Keywords: Humor in advertising: a review on use of television radio and print advertising media, humor in advertising, television, radio, print, advertising media, review on use of television radio and print advertising media, review on television, review on radio, review on print, review on advertising
    JEL: M0 M1 M2 M3
    Date: 2015–03
  6. By: Adena, Maja; Enikolopov, Ruben; Petrova, Maria; Santarosa, Veronica; Zhuravskaya, Ekaterina
    Abstract: How do the media affect public support for democratic institutions in a fragile democracy? What role do they play in a dictatorial regime? We study these questions in the context of Germany of the 1920s and 1930s. During the democratic period, when the Weimar government introduced progovernment political news, the growth of Nazi popularity slowed down in areas with access to radio. This effect was reversed during the campaign for the last competitive election as a result of the pro- Nazi radio broadcast following Hitler's appointment as German chancellor. During the consolidation of dictatorship, radio propaganda helped the Nazis to enroll new party members. After the Nazis established their rule, radio propaganda incited anti-Semitic acts and denunciations of Jews to authorities by ordinary Germans. The effect of anti-Semitic propaganda varied depending on the listeners' predispositions toward the message. Nazi radio was most effective in places where anti- Semitism was historically high and had a negative effect in places with historically low anti-Semitism.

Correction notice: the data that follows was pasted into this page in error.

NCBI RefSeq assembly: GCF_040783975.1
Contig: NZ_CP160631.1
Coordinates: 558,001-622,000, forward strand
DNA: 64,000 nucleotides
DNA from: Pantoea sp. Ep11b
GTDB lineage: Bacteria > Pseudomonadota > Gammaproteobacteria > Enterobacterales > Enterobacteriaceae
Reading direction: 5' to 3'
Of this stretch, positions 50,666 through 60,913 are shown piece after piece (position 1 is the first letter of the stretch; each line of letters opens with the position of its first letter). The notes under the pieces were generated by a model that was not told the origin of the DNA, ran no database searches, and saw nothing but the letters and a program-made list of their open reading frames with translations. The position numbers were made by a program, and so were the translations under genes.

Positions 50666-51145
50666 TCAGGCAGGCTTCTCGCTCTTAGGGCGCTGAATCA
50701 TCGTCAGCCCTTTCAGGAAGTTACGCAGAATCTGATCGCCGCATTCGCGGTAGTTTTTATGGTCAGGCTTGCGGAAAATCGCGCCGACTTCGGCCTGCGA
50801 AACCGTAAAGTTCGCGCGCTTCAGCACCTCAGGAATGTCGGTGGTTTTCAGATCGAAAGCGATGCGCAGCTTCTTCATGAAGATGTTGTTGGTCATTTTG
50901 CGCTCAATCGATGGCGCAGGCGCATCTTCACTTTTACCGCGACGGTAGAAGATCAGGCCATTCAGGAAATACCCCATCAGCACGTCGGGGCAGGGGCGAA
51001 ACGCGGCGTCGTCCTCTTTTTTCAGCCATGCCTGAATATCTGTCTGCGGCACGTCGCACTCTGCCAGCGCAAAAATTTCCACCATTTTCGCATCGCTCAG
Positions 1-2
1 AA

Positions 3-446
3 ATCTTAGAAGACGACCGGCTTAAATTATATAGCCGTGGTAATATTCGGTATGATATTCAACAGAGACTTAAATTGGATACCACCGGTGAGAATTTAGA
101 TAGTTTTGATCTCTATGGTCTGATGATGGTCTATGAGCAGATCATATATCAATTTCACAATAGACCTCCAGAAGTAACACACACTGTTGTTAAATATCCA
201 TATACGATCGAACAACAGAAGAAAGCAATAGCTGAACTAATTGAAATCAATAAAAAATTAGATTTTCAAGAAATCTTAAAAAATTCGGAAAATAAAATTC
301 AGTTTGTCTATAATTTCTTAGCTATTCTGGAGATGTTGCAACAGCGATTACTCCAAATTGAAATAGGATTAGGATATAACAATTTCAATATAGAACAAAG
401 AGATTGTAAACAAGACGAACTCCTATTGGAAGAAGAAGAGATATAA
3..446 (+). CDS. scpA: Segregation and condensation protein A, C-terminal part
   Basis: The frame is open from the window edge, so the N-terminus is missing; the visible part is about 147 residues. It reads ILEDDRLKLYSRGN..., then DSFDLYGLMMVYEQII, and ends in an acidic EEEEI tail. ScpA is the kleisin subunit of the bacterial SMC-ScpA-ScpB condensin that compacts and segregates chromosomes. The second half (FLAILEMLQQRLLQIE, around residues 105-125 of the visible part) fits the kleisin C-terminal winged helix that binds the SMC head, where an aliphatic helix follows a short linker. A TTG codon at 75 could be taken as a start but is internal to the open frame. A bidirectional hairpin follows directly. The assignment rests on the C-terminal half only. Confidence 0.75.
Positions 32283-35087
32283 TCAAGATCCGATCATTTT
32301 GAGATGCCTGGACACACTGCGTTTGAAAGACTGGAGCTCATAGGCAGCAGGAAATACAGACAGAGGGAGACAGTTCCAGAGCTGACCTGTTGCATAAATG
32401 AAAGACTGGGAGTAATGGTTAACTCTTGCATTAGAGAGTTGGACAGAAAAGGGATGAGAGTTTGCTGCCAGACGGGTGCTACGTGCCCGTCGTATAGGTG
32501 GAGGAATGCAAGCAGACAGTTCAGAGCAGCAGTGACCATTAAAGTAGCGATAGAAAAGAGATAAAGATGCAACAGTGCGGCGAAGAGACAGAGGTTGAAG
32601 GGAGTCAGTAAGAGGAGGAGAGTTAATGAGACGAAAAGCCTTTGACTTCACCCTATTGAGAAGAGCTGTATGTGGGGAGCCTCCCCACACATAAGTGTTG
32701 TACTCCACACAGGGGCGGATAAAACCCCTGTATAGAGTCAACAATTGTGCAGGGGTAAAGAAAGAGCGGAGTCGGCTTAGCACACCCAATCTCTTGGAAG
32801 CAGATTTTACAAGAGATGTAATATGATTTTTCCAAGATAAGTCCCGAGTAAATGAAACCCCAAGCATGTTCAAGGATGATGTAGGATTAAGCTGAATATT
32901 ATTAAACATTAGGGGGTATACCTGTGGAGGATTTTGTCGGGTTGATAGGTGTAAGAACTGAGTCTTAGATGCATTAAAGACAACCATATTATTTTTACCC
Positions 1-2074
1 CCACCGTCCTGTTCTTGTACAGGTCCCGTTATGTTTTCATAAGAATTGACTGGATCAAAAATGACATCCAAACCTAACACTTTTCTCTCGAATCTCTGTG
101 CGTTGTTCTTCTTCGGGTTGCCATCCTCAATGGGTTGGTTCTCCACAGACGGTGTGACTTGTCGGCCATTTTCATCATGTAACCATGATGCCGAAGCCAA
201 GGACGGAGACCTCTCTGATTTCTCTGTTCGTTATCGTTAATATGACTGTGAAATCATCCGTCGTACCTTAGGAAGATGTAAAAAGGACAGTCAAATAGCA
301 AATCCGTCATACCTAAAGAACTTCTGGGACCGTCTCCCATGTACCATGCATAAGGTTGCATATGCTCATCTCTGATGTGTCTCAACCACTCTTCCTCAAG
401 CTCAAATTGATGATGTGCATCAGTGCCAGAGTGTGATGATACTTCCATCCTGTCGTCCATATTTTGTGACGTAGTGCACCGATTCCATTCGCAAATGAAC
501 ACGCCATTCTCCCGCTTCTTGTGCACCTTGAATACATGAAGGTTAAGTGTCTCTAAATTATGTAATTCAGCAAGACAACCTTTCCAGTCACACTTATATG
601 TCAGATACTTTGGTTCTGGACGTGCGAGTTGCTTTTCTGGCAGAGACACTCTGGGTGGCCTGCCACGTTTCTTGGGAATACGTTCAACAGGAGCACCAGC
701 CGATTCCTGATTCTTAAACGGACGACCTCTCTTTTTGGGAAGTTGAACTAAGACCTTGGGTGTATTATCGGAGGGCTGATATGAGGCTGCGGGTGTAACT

Abstract: Inwieweit können die Medien zum Schutz oder zur Untergrabung ungefestigter Demokratien beitragen? Und inwieweit können sie Unterstützung für die Politik des Diktators generieren? Wir analysieren diese Fragen im Kontext des Radios in der Weimarer Republik und dem frühen NSRegime. In der Zeit zwischen 1929 und 1932, in der das Rundfunkprogramm pro-demokratisch ausgerichtet war, hatte das Radio einen signifikant negativen Einfluss auf die Wahlergebnisse der NSDAP. Dieser Effekt wurde bereits 5 Wochen nach der Ernennung Hitlers zum Kanzler und der Kontrollübernahme über das Rundfunkprogramm umgekehrt. Nachdem die Nazis ihre Macht konsolidiert hatten, trug die Rundfunkpropaganda messbar zu vermehrten Parteieintritten und zur Zustimmung der Bevölkerung bei der Denunziation von Juden und zu anderen Formen des offenen Antisemitismus bei. Dennoch war der Einfluss der NS-Propaganda nicht uniform. Je nach Voreingenommenheit der Zuhörer konnte die Propaganda sehr effektiv oder aber kontraproduktiv sein. Das NS-Radio war am effektivsten in Orten mit historisch hohem Antisemitismus und hatte einen negativen Effekt auf die Unterstützung der antisemitischen Politik in Orten mit historisch niedrigem Antisemitismus.
    Keywords: Anti-semitism,dictatorship,media,Nazis,propaganda,unconsolidated democracy
    JEL: D72 L82 N74
    Date: 2015

This nep-cul issue is ©2015 by Roberto Zanola. It is provided as is without any express or implied warranty. It may be freely redistributed in whole or in part for any purpose. If distributed in part, please include this notice.
General information on the NEP project can be found at For comments please write to the director of NEP, Marco Novarese at <>. Put “NEP” in the subject, otherwise your mail may be rejected.
NEP’s infrastructure is sponsored by the School of Economics and Finance of Massey University in New Zealand.